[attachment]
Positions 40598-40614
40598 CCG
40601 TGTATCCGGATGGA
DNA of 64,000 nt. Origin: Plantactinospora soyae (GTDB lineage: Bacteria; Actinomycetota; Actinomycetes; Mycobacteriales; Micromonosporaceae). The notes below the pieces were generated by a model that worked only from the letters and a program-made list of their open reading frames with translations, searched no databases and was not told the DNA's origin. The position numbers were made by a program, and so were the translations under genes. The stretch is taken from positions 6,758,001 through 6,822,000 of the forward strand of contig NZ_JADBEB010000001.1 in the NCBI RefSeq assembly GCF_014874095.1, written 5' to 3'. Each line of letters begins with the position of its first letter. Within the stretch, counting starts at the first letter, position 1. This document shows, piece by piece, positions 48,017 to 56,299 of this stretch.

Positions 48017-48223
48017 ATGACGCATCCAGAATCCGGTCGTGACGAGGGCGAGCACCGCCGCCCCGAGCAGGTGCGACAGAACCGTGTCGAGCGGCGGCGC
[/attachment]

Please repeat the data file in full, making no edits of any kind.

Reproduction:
Positions 40598-40614
40598 CCG
40601 TGTATCCGGATGGA
DNA of 64,000 nt. Origin: Plantactinospora soyae (GTDB lineage: Bacteria; Actinomycetota; Actinomycetes; Mycobacteriales; Micromonosporaceae). The notes below the pieces were generated by a model that worked only from the letters and a program-made list of their open reading frames with translations, searched no databases and was not told the DNA's origin. The position numbers were made by a program, and so were the translations under genes. The stretch is taken from positions 6,758,001 through 6,822,000 of the forward strand of contig NZ_JADBEB010000001.1 in the NCBI RefSeq assembly GCF_014874095.1, written 5' to 3'. Each line of letters begins with the position of its first letter. Within the stretch, counting starts at the first letter, position 1. This document shows, piece by piece, positions 48,017 to 56,299 of this stretch.

Positions 48017-48223
48017 ATGACGCATCCAGAATCCGGTCGTGACGAGGGCGAGCACCGCCGCCCCGAGCAGGTGCGACAGAACCGTGTCGAGCGGCGGCGC